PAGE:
"The Hit" by David Baldacci (Grand Central Publishing, $27.99)
David Baldacci's latest novel, "The Hit," is a home run in our opinion, as well as that of the New York Times Bestseller list where it spent almost four months as readers' favorite novel.
"The Hit" is packed with action, unique characters, unlikely relationships and a plot filled to the brim with surprises. Once you start this book, it's very difficult to put down until it's finished.
"The Hit" is about killers on the payroll of the U.S. government, specifically the CIA, whose task it is to eliminate America's most serious threats. To combat attacks against the nation may harm innocent people but Will Robie is in a field without peers as an assassin. At least that's the case until "The Hit," the second book in the Will Robie series; first was "The Innocent."
In "The Hit," Robie, who's worked in the past with another CIA assassin, Jessica Reel, finds they have much in common besides their profession and prior training. For example their acute observation skills, mental flexibility and superlative aim. When the story begins and people within the CIA begin to die, it's thought by some in the agency that Jessica Reel has "gone to the other side" and as a result, Robie is given the assignment to track her down and kill her.
Robie moves about the country in pursuit of his assignment, wondering if his toolbox of skills is equal to or better than those of Jessica. Caught in a trap in his first encounter, Robie is almost killed but survives. Strange communications with the rogue Reel then occur along with unique events that raise the question of who the real enemy might be.
A subplot emerges that brings them reluctantly together again. But domestically and around the world, more hits on CIA affiliates force Robie to consider Jessica Reel's ultimate motivations. Are her government targets actually bad guys in white hats and if so, should he be following orders to kill her?
The pace of Baldacci's perennial theme -- absolute power corrupts absolutely -- brings urgency and cultural relevance that many thrillers lack. But as violent as the actions of a hired assassin may be to many, Baldacci does not dwell on the gory details but instead provides pulse-racing action that is mesmerizing.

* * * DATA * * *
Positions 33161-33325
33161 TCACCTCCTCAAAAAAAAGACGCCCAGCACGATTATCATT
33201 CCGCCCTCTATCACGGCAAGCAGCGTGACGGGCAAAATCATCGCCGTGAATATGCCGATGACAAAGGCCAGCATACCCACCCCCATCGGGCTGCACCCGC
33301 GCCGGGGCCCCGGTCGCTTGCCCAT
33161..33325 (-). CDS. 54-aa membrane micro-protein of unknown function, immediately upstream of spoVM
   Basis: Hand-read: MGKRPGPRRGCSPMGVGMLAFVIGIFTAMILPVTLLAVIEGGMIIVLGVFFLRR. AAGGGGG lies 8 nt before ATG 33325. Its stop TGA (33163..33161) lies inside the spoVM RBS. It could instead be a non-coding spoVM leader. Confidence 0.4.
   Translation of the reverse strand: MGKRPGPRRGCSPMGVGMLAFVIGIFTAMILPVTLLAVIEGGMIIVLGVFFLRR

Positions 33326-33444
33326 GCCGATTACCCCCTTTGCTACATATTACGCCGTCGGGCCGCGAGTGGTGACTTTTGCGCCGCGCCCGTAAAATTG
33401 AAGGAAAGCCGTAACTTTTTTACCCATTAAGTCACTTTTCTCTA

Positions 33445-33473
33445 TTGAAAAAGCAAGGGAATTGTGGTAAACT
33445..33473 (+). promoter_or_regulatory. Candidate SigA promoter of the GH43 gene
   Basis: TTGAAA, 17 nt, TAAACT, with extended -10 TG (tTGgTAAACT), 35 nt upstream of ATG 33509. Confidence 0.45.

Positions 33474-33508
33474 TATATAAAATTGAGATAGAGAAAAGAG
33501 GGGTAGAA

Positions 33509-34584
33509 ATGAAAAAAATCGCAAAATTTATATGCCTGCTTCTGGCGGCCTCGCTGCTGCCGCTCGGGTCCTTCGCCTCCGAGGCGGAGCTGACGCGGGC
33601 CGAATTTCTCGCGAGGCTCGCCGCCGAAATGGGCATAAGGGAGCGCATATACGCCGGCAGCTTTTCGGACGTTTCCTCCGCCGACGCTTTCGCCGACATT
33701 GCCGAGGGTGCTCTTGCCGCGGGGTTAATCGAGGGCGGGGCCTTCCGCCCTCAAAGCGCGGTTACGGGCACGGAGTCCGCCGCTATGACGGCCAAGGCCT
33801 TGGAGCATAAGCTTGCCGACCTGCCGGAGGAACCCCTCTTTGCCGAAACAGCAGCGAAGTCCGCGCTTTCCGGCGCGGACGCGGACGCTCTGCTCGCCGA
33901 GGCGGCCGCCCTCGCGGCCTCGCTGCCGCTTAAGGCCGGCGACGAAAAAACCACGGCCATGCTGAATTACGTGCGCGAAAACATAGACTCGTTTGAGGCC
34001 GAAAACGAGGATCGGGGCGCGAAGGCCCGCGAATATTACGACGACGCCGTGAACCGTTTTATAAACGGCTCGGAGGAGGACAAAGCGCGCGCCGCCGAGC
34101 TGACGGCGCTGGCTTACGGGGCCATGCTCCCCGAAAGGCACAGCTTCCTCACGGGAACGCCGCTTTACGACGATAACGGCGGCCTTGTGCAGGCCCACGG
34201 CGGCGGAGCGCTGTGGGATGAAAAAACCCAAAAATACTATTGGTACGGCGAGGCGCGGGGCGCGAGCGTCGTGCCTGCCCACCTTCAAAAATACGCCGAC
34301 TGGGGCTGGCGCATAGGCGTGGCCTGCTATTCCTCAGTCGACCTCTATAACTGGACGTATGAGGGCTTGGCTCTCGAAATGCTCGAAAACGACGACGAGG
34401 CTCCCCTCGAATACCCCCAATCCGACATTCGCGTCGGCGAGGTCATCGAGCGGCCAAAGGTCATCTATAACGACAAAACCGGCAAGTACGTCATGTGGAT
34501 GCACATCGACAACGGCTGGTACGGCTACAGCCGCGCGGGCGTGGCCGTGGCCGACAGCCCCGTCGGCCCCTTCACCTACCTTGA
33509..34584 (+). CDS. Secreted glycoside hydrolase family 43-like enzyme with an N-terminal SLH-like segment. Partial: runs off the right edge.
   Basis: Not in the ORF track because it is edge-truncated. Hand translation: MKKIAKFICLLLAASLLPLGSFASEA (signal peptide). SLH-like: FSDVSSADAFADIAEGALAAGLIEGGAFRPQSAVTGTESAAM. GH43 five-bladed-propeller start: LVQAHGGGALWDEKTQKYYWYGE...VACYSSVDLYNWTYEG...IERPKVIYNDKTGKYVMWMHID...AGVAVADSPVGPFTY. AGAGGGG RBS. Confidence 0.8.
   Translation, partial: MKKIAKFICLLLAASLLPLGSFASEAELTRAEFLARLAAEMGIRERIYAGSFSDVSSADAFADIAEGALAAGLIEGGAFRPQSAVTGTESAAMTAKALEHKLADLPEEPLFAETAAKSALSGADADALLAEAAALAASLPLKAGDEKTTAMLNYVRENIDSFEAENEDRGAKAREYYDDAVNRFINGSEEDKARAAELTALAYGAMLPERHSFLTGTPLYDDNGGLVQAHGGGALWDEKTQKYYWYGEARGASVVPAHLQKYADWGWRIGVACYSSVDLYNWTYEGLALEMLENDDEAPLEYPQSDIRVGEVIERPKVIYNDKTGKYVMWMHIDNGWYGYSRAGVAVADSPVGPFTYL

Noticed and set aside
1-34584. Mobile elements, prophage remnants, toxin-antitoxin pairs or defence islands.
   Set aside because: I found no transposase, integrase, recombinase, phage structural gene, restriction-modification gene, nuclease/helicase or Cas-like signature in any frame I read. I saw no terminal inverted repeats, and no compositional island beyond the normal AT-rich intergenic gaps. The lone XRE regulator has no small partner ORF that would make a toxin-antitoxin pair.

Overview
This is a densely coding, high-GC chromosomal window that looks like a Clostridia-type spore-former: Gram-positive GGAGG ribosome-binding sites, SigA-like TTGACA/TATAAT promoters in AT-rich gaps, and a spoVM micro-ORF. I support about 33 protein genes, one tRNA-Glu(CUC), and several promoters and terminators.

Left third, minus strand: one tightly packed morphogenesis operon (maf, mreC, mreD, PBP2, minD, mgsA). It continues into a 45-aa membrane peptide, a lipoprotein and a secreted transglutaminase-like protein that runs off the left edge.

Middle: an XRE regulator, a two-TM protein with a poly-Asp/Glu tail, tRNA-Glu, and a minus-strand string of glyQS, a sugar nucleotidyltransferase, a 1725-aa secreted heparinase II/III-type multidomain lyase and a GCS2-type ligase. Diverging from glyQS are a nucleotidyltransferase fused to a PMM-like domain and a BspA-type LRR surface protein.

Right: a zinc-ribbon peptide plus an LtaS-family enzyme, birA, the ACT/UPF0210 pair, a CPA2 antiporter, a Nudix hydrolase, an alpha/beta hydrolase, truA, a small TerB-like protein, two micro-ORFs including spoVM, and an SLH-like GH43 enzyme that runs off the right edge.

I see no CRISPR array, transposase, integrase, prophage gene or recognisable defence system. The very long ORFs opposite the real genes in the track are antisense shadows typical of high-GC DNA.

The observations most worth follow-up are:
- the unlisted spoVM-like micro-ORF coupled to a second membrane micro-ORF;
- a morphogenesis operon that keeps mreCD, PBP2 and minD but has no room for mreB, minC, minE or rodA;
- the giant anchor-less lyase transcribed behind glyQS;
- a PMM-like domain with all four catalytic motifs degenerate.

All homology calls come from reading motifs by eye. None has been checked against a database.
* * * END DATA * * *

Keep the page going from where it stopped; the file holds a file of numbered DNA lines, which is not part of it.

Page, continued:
David Baldacci was born in San Francisco and currently lives in Richmond, Va., with his wife Michelle. They are the co-founders of the Wish You Well Foundation that works to combat illiteracy in the U.S. He is the author of more than 25 bestselling novels.
-- Reviewed by
David and Nancy Beckwith, authors of the Will and Betsy Black series
"Caught in the Web: Inside the Police Hunt to Rescue Children from Online Predators" by Julian Sher (Carroll & Graf Publishers, $15.95)
This book introduces the meticulously researched details of 69 heroes -- 70 counting its author, Canadian investigative journalist Sher. These are the police officers, administrators, social workers, medical and IT experts and individuals from the U.S. Postal Service, Immigration and Customs Enforcement Department of Justice, also people from Canada, Australia, U.K., Denmark Germany and Thailand.
Their task is to rescue sexually exploited children. How they do it makes a collection of compelling stories.
A snippet: "Are you a police officer or do you work for any law-enforcement agency?" "No, I'm in Ninth Grade." "Good, thank you." (This in fact is between a 44-year-old man and an undercover FBI agent.)
We're also introduced to Ann, as they call her, a "bright but difficult" elementary school student with a reputation for telling lies. But she was indeed being abused by a personable and popular teacher and, after she finally reports the abuse to her mother, she's eventually vindicated by a dedicated cop.
"Caught in the Web" is a thoroughly annotated book with 39 pages of appendix. A compelling read, informative and educational.
by C.S. Gilbert